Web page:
The success of taking this approach depends on how long cows are milked OAD before mating. It’s important to note the benefits of whole-season (or full lactation) OAD on herd reproduction don’t necessarily translate to the use of short-term OAD milking around mating.
Whole-season OAD offers benefits primarily because cows milked OAD from calving have a better energy status throughout early lactation. They achieve a greater body condition score (BCS) from about weeks five to six post-calving compared with cows milked twice a day (TAD). These effects result in cows cycling earlier (i.e. reduced postpartum anoestrus interval), a greater percentage of cows cycling before the planned start of mating, or fewer hormonal interventions (e.g. CIDRs).
Ultimately, more cows can be submitted for mating earlier in the breeding period, which can result in a greater number getting pregnant earlier. Over time, this can lead to a more compact calving pattern with an earlier mean calving date.
What about short-term OAD milking?
When considering strategic or short-term OAD milking, farmers would be wise to carry out an assessment of herd reproduction, such as a Fertility Focus Report, to determine areas for improvement and to evaluate potential solutions.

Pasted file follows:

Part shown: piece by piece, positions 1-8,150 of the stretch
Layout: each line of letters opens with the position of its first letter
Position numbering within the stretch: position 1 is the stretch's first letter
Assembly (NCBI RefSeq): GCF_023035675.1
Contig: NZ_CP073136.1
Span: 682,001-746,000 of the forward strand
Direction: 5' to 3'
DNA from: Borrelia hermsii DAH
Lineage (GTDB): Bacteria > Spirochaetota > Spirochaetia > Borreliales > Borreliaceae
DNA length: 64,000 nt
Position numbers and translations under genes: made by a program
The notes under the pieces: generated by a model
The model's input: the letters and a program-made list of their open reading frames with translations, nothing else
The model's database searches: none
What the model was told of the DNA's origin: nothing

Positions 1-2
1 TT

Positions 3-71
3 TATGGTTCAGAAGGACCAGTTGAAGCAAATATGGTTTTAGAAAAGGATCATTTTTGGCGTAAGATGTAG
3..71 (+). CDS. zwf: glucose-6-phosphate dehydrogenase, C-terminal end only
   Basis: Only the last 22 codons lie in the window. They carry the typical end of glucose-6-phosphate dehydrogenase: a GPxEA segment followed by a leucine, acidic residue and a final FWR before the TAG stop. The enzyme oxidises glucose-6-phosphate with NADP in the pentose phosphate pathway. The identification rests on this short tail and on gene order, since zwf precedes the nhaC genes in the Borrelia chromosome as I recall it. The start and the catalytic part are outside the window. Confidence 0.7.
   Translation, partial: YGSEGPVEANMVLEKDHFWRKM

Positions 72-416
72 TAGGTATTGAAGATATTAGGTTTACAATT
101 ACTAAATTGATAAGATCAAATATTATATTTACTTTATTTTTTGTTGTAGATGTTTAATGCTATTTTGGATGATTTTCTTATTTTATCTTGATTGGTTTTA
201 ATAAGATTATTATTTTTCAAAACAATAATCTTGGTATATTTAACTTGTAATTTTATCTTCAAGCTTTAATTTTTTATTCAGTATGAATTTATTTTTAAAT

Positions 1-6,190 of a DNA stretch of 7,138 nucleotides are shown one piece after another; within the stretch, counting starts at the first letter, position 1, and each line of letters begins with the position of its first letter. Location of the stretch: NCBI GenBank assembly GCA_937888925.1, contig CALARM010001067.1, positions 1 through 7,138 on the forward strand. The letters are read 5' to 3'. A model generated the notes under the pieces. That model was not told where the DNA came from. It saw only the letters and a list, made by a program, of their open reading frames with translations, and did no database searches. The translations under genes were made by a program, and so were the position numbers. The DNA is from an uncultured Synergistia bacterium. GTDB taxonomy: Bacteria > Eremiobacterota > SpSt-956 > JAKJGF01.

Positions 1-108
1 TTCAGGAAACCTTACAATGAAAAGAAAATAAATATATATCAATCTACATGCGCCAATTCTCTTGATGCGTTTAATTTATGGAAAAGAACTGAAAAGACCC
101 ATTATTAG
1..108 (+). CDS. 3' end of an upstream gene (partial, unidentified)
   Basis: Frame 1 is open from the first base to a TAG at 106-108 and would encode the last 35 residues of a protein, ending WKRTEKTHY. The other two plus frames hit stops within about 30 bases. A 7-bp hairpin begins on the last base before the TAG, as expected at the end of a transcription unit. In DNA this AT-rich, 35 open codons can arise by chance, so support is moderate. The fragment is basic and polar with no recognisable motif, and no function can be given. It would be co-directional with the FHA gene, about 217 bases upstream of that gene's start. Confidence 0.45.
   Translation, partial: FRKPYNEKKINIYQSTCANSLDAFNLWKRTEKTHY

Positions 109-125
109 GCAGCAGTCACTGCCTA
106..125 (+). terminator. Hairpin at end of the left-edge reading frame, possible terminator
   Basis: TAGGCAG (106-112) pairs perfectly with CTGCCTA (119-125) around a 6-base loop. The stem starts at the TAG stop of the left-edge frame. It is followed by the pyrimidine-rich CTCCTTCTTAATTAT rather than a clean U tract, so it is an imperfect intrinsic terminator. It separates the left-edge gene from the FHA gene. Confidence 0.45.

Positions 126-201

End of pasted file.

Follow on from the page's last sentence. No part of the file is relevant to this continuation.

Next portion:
So far, there’s been no research to show exactly when a switch to OAD should occur before mating to have a positive effect. Research to date tells us that milking cows OAD for up to six weeks following calving before switching to TAD is not long enough to improve reproduction in cows that calved at target BCS. However, in a DairyNZ trial, cows milked OAD for 10 weeks post-calving started cycling seven days earlier and required fewer CIDRs than those milked TAD.
Still, it remains unclear if shorter periods of OAD can improve reproduction when cows calve below target BCS or are underfed, resulting in poor condition during early lactation. It’s likely the switch to OAD needs to occur at least one month before mating to improve reproduction, and doing this from calving will achieve better results.
However, milking OAD for longer periods (three weeks or more) results in sustained milk production losses. Every farm is unique, and you need to weigh up the cost of lost milk revenue against the benefits (improved BCS and reproduction, and less pressure on staff and more time available for other tasks) before using this strategy.
This article was originally published in Inside Dairy August 2017